Effect of Chemical Sanitizers on Salmonella enterica Serovar Poona on the Surface of Cantaloupe and Pathogen Contamination of Internal Tissues as a Function of Cutting Procedure
Abstract:Survival of Salmonella enterica subsp. enterica serovar Poona on surface and stem scar portions of inoculated cantaloupe following sanitizer application, transfer of pathogen from the rind to the flesh during cutting, and growth of Salmonella Poona on cantaloupe cubes over 15 days of refrigerated storage were investigated. Cantaloupes inoculated with a rifampin-resistant strain of Salmonella Poona (107 CFU/ml) for 3 min and dried for 12 h were washed with chlorine (200 mg free chlorine per liter, 3 min), lactic acid (2%, 2 min), or ozone (30 mg/liter, 5 min). Fresh-cut cantaloupe cubes were prepared by (i) cutting the cantaloupe and then removing the rind or by (ii) peeling the rind and then cutting the flesh into pieces. The numbers of Salmonella bacteria recovered were higher in the stem scar portion (6.3 ± 0.3 log CFU/cm2) than the surface (4.8 ± 0.2 log CFU/cm2). Surface treatment with tap water or chlorine did not reduce Salmonella numbers, while treatment with lactic acid or ozone reduced Salmonella by 2.5 or 2.3 log CFU/cm2, respectively. The use of lactic acid to sanitize the cantaloupes resulted in less Salmonella transfer to flesh during cutting; Salmonella numbers decreased to below detectable levels over 9 days of refrigerated (4°C) storage. Cutting cantaloupes after peeling the rind was more effective at reducing transfer of Salmonella to the internal tissue than cutting of cantaloupes prior to rind removal. These data suggest that treatment of cantaloupe rinds with lactic acid or ozone may be effective at reducing Salmonella numbers, while lactic acid application resulted in reduction of Salmonella transfer to cantaloupe flesh.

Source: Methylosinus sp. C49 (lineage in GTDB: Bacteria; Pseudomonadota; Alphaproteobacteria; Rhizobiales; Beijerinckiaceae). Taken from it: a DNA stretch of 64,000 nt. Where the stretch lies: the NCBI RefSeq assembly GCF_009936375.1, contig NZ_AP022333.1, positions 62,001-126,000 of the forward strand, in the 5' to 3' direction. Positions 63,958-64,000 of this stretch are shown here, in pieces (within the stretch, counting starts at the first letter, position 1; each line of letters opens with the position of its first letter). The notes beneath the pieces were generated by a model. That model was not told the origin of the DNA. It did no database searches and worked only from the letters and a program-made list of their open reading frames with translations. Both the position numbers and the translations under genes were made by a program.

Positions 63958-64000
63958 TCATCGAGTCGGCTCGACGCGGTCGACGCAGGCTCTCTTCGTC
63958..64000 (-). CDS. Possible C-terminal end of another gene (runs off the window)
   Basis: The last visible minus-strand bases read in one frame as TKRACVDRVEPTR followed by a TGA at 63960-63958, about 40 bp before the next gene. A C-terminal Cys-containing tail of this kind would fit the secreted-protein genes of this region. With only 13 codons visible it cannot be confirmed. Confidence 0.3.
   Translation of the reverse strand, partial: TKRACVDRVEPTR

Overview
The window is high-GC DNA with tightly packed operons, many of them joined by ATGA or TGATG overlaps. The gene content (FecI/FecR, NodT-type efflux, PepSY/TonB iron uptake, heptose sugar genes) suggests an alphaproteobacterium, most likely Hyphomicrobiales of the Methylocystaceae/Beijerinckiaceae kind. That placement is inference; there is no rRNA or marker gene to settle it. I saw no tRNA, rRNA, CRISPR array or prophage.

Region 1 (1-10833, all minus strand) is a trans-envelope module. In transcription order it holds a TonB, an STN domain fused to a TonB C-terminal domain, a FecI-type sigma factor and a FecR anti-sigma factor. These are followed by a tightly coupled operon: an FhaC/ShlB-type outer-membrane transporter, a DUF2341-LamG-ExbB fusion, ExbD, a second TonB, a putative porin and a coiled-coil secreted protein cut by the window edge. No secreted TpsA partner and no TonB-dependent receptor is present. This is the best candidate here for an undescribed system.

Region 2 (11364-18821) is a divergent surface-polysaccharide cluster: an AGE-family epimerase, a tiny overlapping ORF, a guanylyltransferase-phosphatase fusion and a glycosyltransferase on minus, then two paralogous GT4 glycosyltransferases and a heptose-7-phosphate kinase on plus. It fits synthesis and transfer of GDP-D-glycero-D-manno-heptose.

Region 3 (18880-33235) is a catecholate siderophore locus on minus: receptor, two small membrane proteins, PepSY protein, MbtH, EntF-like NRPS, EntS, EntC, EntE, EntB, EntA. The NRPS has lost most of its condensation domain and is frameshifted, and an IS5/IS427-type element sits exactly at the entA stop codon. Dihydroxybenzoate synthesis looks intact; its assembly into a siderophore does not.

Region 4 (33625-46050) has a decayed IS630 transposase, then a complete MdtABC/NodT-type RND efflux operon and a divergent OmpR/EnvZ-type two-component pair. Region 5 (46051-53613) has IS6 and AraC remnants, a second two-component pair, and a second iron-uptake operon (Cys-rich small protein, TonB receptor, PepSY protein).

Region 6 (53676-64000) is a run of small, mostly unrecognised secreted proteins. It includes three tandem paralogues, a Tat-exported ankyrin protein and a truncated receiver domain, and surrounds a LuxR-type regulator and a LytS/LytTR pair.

Document Type: Research Article
Affiliations: 1: Department of Animal Science, Texas A&M University, College Station, Texas 77843-2471, USA 2: Lynntech, Inc., 7610 Eastmark Drive, College Station, Texas 77840, USA; IVESCO, LLC, Lexington, TX 78947, USA 3: Department of Animal Science, Texas A&M University, College Station, Texas 77843-2471, USA. firstname.lastname@example.org
Publication date: 2012-10-01
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